Entrance fees and “first come, first served” camping fees have not increased at the National Lakeshore since 2004. A slight increase in fees for reservable campsites occurred in 2006. Fees for backcountry camping have remained unchanged since 2001. National Lakeshore entrance fees are not charged to persons 15 years of age or younger, nor to holders of passes in the “America the Beautiful – National Parks and Federal Recreation Lands Series;” Annual, Senior, Access, or Military Passes. These passes may be obtained at the National Lakeshore as well as at other federal fee areas and their cost is not being raised. Entrance and camping fees have supported a wide range of projects that improve the park and visitor experiences, including:

  • Additional visitor programs throughout the year
  • Maintenance and upkeep of Platte River and D. H. Day Campgrounds
  • Renovate the visitor contact stations at Platte River and D. H. Day Campgrounds
  • Provide visitor facilities and services at Glen Haven Historic District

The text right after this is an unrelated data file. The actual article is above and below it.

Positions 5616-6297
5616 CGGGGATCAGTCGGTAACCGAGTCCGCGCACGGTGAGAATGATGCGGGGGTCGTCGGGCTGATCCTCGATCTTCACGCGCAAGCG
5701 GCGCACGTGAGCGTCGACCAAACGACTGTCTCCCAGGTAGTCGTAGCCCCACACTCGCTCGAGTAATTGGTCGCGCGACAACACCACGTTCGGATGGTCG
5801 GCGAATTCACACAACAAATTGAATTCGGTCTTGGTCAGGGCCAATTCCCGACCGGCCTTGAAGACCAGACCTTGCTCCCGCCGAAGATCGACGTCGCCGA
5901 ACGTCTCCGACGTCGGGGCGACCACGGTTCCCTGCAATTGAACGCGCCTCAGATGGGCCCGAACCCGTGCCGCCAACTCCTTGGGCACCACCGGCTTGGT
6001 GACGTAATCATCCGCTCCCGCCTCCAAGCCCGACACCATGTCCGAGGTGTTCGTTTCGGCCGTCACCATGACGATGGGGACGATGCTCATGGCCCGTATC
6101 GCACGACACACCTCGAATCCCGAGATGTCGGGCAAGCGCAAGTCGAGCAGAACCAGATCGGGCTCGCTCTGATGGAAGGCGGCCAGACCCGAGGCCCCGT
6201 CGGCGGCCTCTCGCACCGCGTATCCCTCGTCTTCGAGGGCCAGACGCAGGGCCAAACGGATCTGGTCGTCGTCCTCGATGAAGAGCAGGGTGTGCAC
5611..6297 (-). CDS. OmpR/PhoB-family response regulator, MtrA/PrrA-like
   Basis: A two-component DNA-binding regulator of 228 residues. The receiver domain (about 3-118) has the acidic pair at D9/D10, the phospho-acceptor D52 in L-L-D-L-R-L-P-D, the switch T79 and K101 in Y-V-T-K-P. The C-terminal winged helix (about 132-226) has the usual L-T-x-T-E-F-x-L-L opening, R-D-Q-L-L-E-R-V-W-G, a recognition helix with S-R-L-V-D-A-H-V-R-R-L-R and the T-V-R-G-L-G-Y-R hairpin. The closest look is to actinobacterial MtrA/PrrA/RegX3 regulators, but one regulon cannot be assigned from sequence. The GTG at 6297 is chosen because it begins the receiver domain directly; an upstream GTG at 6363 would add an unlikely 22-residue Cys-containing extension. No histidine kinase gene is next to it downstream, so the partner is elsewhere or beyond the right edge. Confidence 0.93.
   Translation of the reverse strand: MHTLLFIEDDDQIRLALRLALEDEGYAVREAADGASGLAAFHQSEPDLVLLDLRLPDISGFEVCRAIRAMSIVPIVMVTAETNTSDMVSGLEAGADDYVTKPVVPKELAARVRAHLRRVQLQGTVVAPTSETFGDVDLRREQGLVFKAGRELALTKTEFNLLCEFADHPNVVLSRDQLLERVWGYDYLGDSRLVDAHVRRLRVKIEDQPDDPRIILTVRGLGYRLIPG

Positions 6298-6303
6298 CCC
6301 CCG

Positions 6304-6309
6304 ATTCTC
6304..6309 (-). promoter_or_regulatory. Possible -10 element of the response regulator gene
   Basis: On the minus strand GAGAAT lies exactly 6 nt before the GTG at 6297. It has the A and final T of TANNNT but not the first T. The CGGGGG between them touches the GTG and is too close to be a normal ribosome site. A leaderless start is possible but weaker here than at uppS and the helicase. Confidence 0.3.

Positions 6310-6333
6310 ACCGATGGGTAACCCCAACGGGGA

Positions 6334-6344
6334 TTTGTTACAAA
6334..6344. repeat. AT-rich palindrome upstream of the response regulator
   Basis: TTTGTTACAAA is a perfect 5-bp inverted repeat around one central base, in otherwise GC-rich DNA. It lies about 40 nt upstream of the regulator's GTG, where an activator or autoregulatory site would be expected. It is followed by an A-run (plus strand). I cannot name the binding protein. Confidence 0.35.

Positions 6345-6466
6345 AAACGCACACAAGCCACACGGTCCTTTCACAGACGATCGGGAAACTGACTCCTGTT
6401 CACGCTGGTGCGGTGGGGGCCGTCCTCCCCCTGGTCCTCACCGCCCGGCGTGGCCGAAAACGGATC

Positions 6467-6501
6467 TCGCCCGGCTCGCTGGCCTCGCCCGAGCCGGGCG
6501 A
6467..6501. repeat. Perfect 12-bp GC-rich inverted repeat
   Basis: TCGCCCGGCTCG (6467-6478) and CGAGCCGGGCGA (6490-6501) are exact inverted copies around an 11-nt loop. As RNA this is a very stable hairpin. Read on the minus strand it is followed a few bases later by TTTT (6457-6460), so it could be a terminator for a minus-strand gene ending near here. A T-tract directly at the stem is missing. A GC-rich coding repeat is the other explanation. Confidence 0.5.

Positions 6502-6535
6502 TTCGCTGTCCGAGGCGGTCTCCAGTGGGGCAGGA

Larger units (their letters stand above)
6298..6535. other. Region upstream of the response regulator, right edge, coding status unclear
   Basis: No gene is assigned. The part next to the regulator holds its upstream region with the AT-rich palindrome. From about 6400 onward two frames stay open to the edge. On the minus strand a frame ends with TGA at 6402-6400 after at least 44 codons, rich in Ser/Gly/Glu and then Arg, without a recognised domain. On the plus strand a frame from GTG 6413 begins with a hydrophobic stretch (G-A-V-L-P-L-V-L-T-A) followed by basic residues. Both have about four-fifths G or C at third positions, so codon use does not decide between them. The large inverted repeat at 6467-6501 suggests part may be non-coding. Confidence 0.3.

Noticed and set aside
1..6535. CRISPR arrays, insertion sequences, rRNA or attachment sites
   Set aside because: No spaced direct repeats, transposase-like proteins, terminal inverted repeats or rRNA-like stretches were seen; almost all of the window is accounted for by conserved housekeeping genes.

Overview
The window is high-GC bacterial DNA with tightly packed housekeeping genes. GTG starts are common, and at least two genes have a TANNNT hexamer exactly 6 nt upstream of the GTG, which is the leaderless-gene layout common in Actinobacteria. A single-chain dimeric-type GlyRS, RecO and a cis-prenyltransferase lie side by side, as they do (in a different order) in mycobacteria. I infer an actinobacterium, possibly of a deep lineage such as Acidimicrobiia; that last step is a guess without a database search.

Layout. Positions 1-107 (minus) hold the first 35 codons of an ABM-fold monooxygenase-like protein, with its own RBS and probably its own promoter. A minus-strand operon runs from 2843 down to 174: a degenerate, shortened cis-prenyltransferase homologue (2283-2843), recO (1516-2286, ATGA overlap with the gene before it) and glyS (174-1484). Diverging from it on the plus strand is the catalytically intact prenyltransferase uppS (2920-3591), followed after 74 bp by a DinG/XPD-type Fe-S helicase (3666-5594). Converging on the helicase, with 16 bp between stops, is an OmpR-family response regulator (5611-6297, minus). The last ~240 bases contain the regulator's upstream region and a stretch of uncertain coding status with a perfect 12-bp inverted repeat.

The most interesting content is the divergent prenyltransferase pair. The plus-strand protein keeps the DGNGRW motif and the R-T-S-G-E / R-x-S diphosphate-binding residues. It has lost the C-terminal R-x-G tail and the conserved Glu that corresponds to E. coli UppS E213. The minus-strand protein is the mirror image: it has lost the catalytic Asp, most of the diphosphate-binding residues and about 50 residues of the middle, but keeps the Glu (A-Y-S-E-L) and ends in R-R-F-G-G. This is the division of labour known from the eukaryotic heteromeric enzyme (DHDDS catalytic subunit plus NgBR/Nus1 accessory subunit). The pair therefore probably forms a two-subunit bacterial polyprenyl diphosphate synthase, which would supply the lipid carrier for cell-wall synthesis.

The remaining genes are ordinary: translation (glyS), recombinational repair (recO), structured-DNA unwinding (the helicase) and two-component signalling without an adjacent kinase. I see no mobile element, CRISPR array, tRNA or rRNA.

• Dredge the docks on South Manitou and North Manitou Islands to improve visitor access
  • Renovate South Manitou Island Visitor Center and provide for accessibility
  • Improve visitor information provided at beaches and trailheads
  • Evaluate forest pests and remove hazard trees
  • Renovate the program area at the Dune Climb

Additional revenue from this fee increase will fund a wide variety of visitor projects, including:

  • Rehabilitation of the South Manitou Island Lighthouse and Keepers Quarters
  • Historic preservation work within the Port Oneida Rural Historic District
  • Provide visitor use facilities in Port Oneida
  • Additional custodial services to address recent increases in visitation
  • Improving beach and river accessibility
  • Hazard tree assessment / removal and management of scenic viewpoints
  • New wayside exhibits
  • Upgrade of electrical service at Platte River Campground to accommodate electric vehicles

Sleeping Bear Dunes National Lakeshore is a strong economic engine for the surrounding area. The most recent NPS annual report shows that 1,395,400 visitors to the National Lakeshore spent $144.7 million in communities near the park. That spending supported 2,309 jobs in the local area.

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Photo(s) by National Park Service